The Home Box Office channel, or HBO, is largely known as a movie channel for viewers but they have been growing in the market for television shows. This growth has largely been made possible by popular series such as “The Sopranos” and “The Wire.”
In 2010, HBO brought its viewers another entertaining and powerful television series, “Treme.”
The term “Treme” refers to one of the oldest neighborhoods of New Orleans, which is prominently African-American and rich in culture and New Orleans jazz music.
“Treme” takes place in a post-Katrina New Orleans, approximately just three months after the hurricane when Season One begins. The show focuses on the struggles of the residents of New Orleans who were brought to a state of disaster when the levees broke from Hurrican Katrina, causing massive flooding and massive damage to a city where the majority of citizens don’t have much money.
“Treme” chronicles a variety of characters when documenting the struggles of post-Katrina residents. The variety of characters includes musicians, chefs, bar-owners, government officials and even police chiefs.
“Treme” is brought to you by David Simon, the same writer that wrote the popular HBO Series “The Wire” and “Generation Kill,” along with Eric Overmyer, who is the writer and producer of “Law and Order” and “Homicide.”
Much like Simon did with “The Wire,” he does an amazing job of developing the characters of the show, and how they interact with each other. The show focuses on a group of characters, but the characters don’t all know each other, but since they are all experiencing similar situations, they tend to cross paths often without knowing each other.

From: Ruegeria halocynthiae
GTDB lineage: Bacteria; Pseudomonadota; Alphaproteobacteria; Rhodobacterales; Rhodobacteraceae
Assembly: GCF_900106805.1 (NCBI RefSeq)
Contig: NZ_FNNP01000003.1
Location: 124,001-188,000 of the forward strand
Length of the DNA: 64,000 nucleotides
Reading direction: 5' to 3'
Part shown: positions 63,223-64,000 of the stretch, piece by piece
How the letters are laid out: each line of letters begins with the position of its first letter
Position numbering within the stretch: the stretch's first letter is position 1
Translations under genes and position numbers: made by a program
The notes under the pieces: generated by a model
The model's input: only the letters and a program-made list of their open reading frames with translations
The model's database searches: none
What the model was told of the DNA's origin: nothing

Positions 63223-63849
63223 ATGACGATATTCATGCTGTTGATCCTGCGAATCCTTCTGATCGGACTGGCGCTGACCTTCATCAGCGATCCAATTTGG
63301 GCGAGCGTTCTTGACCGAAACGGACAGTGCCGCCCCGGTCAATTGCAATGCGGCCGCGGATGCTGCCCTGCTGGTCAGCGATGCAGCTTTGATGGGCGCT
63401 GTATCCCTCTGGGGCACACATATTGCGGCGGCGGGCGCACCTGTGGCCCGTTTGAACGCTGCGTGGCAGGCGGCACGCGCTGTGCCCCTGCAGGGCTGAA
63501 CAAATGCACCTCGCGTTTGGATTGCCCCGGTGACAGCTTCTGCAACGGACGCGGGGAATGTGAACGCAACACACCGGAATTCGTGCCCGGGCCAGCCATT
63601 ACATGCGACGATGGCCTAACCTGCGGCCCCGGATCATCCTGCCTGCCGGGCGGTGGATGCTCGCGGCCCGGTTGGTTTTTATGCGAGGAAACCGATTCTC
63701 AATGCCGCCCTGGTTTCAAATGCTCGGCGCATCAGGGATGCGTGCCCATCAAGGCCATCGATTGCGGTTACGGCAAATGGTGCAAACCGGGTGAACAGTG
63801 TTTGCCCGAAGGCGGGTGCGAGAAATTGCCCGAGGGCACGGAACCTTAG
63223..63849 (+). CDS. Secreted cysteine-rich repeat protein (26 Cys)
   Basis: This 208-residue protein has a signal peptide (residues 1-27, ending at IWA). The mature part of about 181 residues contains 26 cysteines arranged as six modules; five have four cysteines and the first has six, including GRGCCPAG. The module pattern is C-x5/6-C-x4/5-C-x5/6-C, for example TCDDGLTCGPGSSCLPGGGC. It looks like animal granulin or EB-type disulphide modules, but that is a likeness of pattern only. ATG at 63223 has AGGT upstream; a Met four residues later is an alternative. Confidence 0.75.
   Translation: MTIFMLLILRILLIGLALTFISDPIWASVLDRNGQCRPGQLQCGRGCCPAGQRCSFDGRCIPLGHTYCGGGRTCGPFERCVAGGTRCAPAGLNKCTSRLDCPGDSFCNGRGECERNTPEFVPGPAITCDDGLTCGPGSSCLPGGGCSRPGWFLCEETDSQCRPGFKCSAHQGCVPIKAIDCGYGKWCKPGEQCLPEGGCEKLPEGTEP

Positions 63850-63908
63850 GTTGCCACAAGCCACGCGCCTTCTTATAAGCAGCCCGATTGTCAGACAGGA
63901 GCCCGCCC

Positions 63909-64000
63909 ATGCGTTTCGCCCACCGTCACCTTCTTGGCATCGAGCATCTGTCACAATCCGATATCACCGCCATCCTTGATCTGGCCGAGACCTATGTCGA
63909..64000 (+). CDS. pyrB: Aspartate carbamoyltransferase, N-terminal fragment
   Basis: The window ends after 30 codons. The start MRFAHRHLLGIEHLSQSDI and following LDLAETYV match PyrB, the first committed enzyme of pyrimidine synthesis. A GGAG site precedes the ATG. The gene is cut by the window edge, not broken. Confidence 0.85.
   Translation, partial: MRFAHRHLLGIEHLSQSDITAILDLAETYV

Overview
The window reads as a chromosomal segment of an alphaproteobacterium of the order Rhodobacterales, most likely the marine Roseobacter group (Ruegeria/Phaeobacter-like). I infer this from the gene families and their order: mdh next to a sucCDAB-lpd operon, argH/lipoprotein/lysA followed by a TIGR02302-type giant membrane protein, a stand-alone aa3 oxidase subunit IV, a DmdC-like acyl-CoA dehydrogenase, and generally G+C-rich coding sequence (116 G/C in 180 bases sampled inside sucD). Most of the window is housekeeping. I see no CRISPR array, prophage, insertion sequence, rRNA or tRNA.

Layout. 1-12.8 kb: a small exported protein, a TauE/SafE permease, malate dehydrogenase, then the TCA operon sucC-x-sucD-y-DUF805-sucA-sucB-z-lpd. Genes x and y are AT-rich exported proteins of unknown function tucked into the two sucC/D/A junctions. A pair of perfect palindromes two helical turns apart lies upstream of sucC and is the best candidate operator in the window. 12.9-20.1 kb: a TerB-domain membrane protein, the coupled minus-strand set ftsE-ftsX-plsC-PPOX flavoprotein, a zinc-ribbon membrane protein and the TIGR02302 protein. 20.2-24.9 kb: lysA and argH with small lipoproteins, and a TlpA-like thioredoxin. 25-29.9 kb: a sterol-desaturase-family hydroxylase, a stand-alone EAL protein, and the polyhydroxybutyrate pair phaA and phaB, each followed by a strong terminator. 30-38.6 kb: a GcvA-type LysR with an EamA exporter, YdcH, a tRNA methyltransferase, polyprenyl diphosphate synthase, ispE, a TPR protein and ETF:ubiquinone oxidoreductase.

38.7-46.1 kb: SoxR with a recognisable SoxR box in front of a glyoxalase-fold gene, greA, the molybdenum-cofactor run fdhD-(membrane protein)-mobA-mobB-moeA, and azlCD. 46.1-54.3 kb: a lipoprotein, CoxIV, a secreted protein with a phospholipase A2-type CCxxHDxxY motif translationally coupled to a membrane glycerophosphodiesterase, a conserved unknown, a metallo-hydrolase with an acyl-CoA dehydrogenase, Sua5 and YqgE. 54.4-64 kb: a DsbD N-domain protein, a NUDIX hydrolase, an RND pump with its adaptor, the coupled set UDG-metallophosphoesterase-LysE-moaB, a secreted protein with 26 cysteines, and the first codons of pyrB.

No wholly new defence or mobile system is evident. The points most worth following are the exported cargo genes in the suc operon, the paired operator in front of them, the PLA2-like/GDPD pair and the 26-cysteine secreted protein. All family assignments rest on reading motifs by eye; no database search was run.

If you liked the actors in “The Wire,” then you’ll love the ones in “Treme.” Simon has chosen to use many of the same actors, but in very different roles. This is great to see since it’s always nice to see familiar actors, but this time in a completely different role which shows just how capable they are.
One of my favorite characters in the show is Antoine Batiste, who is played by Wendell Pierce. Pierce was “Bunk Moreland,” in “The Wire,” an alcoholic detective in the city of Baltimore. In “Treme,” Pierce plays Antoine Batiste, a struggling musician who is getting pressure from his girlfriend to drop his trumpet and get a real job. But Batiste is getting pressure from the other side to continue playing music as his family has always been a group of musicians, plus he loves being a Jazz musician.
Many of the characters are musicians since the neighborhood of Treme is huge on culture and Jazz. This allows the show to provide a lot of music and demonstrations of their culture throughout the show, giving the viewer great insight into the culture of New Orleans.
Many scenes of the show feature musicians performing a show in a local bar, having a great time despite the damage that Hurricane Katrina has caused, which demonstrates the mentality of the neighborhood. The characters seem to use their music and culture as a form of coping with the disaster.
The show always keeps me wanting to see more episodes, which becomes a problem with “Treme.” They tend to have short, eight-episode seasons which are topped off with a powerful hour and a half season finale that always leaves you wanting to see more.
“Treme” provides a powerful insight into not only the horrific situations of a post-Hurricane Katrina New Orleans, but also the amazing culture that the historical city contains. If you are looking for a good show that provides drama, music, historical context, and good acting, I recommend you check out “Treme” on HBO.
The premier date for Season Three has yet to be announced, but until then you can watch the first two seasons on HBO Go if you have HBO, or rent them from Netflix or a local movie store.